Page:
It’s always telling me about responsibility. Businessmen are serious. Movie producers are serious. Everybody’s serious but me.
It occurs to me that I am America.
I am talking to myself again.
America how can I write a holy litany in your silly mood?
I will continue like Henry Ford my strophes are as individual as his automobiles more so they’re all different sexes.
America I will sell you strophes $2500 apiece $500 down on your old strophe
America this is quite serious.
America this is the impression I get from looking in the television set.
America is this correct?
I’d better get right down to the job.
It’s true I don’t want to join the Army or turn lathes in precision parts factories, I’m nearsighted and psychopathic anyway.
America I’m putting my queer shoulder to the wheel.
“Quick, Everybody Out of The Typing Pool”
A Cento on Emma Goldman’s “Anarchism and Other Essays”, Chapter Ten: The Tragedy of Women’s Emancipation. Second Edition, Mother Earth Publishing Association, 1911.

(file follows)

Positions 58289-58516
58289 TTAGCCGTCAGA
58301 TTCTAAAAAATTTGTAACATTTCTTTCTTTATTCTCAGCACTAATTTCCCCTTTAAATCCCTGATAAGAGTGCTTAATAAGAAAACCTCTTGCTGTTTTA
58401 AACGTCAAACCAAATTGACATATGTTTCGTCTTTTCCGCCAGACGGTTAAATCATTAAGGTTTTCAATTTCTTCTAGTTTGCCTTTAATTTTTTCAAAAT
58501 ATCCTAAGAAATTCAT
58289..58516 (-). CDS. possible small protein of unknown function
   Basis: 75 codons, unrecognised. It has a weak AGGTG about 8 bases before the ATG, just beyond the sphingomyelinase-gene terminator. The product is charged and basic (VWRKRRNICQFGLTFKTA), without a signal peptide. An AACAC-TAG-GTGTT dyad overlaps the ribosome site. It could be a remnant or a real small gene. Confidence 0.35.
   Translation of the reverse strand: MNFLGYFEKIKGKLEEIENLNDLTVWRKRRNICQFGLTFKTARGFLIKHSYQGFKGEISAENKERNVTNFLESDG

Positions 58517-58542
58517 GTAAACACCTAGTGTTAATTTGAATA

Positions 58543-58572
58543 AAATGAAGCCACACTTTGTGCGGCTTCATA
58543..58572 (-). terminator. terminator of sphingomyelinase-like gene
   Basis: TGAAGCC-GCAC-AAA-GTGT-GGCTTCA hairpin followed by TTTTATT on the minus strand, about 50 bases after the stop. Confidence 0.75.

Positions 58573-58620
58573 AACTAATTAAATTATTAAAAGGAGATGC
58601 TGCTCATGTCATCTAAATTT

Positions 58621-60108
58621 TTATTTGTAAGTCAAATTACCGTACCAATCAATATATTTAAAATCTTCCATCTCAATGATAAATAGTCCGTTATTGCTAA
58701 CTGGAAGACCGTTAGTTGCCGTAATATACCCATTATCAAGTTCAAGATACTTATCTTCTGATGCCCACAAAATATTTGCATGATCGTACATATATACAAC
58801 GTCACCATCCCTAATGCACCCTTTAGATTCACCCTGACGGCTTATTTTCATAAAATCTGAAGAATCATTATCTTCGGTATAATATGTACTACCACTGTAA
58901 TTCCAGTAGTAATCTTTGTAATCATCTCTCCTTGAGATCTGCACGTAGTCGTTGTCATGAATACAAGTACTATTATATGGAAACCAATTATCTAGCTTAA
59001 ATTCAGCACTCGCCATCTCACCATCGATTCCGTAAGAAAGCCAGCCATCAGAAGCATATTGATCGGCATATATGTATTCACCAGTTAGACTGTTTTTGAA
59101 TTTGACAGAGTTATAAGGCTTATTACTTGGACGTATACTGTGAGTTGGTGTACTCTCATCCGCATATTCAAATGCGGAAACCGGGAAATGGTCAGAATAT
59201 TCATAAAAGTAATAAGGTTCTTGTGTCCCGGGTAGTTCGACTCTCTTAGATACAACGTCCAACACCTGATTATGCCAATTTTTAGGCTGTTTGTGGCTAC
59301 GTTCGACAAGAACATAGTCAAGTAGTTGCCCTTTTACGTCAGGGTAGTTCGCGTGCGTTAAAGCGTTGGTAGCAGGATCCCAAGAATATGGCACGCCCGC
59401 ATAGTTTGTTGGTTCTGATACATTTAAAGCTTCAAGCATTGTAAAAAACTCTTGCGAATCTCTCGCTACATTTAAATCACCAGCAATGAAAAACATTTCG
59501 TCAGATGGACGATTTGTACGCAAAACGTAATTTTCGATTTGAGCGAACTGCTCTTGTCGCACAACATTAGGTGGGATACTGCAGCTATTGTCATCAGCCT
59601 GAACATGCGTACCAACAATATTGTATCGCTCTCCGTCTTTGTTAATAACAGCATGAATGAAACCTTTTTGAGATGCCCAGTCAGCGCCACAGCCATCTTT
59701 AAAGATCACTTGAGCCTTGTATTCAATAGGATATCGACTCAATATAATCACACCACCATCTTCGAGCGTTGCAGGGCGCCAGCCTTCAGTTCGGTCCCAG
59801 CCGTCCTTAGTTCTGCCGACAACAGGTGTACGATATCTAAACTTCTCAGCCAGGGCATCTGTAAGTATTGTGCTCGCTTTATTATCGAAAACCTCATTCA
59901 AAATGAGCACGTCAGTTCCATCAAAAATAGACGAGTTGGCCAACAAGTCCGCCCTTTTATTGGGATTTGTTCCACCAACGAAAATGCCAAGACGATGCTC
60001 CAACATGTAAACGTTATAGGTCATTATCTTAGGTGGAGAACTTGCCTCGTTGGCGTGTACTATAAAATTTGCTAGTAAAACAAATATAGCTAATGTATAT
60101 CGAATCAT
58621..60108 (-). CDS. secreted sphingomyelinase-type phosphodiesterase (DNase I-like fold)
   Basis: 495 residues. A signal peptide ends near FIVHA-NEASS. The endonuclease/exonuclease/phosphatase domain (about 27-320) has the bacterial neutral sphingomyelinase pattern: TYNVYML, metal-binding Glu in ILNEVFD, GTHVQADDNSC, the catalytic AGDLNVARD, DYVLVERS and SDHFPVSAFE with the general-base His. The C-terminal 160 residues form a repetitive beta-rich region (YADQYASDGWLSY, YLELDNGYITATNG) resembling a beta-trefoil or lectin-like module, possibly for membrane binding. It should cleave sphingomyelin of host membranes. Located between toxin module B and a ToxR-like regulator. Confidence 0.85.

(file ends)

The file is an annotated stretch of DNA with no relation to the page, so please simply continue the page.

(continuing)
Some might find the writing of Emma Goldman to be rooted in her time, and certainly we can acknowledge that the world is a different place. On the other hand, it is remarkable how much remains the same. Many women, for example, are still finding themselves in demanding roles and the inability to commit to doing them well without paying a price. To “compete”, to pursue independent security, to be creative, to care for chosen family units and chosen home environments, to be skilled, to prioritize self care… few can manage it all.
Quick, Everybody Out of The Typing Pool
Glorious, is privilege!
Glorious, the disregard for Her.
For “Submission”. Choice, yes?
An elopement of yardsticks. Propriety
measured by ladder
Hindrance: that either/or
“Hindrance”, then? Or “Reckless Life”?
Typing pool or wife?